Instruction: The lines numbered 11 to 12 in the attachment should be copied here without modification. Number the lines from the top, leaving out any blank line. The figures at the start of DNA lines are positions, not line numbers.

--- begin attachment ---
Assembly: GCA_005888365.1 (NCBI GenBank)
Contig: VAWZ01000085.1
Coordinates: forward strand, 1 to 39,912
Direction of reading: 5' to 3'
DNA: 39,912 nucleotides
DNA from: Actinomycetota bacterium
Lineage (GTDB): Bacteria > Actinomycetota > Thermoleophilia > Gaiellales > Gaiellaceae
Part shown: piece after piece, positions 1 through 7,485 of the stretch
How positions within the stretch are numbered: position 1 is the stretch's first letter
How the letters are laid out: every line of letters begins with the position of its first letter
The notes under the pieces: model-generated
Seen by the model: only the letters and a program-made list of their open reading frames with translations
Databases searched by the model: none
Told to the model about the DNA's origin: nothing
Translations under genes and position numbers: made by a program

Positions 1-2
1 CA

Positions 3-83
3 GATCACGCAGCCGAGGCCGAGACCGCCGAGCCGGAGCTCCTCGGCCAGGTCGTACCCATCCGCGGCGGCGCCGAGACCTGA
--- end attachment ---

The notes under the pieces: model-generated
Seen by the model: only the letters and a program-made list of their open reading frames with translations